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Tuition increases 3.9 percent for 2016-2017 academic year

The Board of Trustees voted to increase tuition by 3.9 percent for the 2016-17 school year, announced Interim President Lisa Lynch on Friday, April 1. Lynch gave various reasons which factored into the decision including sustaining financial aid and renovating dormitories.

The 3.9 percent increase will affect comprehensive charges which include tuition, fees, housing and dining. Housing and dining changes will vary based on the plan and location. Judy Glasser, interim senior vice president for communications, expanded upon what the tuition change will mean for housing and dining programs. “Of the two dining plans available to upperclass students with kitchens, one is staying at the same rate while the other is actually decreasing, despite cost to the university, to try and better align with students’ financial need,” wrote Glasser in an email to The Brandeis Hoot.

Increasing the amount of tenured faculty on campus was another focus for the 3.9 percent tuition hike. According to the faculty headcounts that were provided to the AAUP in fall of the 2014-2015 school year, there are 205 tenured faculty at Brandeis. Another 50 professors are ‘on-track’ to receive tenure and 102 are non-tenured.

According to the Common Data Set for the 2014-2015 school year, there are 160 part-time instructional faculty. This number includes “Adjuncts and other instructors being paid solely for part-time classroom instruction.”

Lynch’s email stated that the university is looking to hire, “17 new tenured, tenure-track and other full-time faculty members, in areas within the humanities, the sciences, the social sciences, the creative arts and business.”

When asked whether adjunct faculty would be considered for these new tenured positions over new hires, Glasser responded that, “We will consider all applicants and we will always select the best qualified candidate.”

Funds raised from the increase in tuition will be contributed to renovations. According to Lynch, changes will be made to buildings in East Quad in pursuit of sustainability. There has been a large push for a more sustainable campus community. The changes that will be made this upcoming summer are just a few that are intended to increase overall sustainability on campus.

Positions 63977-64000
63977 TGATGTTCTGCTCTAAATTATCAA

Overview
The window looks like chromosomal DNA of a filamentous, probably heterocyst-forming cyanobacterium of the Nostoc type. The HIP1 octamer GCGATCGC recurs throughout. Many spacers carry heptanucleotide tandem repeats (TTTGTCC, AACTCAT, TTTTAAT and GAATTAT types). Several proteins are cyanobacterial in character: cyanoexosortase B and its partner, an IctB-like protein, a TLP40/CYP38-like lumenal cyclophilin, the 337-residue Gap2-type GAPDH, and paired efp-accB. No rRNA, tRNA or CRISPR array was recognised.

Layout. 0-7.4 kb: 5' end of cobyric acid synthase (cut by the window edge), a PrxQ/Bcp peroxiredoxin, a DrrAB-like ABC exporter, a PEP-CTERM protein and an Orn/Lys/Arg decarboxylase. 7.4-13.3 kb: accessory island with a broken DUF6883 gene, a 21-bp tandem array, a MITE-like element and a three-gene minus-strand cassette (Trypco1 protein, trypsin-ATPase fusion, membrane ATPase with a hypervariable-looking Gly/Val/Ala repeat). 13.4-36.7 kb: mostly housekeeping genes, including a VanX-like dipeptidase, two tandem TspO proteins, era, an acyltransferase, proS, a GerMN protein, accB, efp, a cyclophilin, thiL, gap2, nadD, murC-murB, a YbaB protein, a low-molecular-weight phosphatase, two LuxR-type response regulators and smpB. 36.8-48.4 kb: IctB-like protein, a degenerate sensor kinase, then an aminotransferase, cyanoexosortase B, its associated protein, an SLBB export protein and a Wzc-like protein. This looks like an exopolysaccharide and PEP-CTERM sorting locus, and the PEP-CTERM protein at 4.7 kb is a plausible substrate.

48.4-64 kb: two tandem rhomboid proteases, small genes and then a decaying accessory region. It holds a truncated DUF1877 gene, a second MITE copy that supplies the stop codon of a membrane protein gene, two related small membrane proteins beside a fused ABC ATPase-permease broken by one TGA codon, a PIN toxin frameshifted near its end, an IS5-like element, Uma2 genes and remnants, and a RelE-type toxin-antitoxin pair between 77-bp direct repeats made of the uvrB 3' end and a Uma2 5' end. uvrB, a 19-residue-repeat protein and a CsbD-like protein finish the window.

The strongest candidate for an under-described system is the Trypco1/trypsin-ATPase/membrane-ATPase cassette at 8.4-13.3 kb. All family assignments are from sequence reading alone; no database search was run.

Tim Touchette, director of the Department of Community Living, explained these changes. “Both Hassenfeld and Pomerantz are getting a new roof this summer. Additionally, Pomerantz is being fitted with new windows this summer and Hassenfeld will be done next year. These improvements will drastically impact the energy efficiency in East Quad,“ wrote Touchette in an email to The Hoot.

Glasser further defined the renovation plans. “We will also be replacing parts of the underground steam distribution system, repaving some campus walkways and driveways, and repaving some parking areas as well, including most notably the Tower lot.”

Lynch’s email read that $2 million would be devoted to East Quad renovations. The cost of renovating the castle is not included in this sum. “My understanding is that the Castle project is a completely separate project,” wrote Touchette in an email to The Hoot.

The budget for sexual-assault awareness, prevention and support services will also be augmented as a result of the 3.9 percent tuition increase. The investment will be $750,000 over the next academic year. This sum will change according to needed resources. As of now, the additional funds will be contributed to the special examiner’s process, training, education and support services. Additions to these areas were highlighted in a report from the Task Force for Sexual Assault Response, Services and Prevention​.

“As noted, these costs are expected to exceed $750,000 next year. It is difficult to give a more specific number because the amount will vary depending on the type and scale of individual support that is needed, as well as the number and complexity of the sexual misconduct investigations that are conducted,” wrote Glasser in an email to The Hoot.

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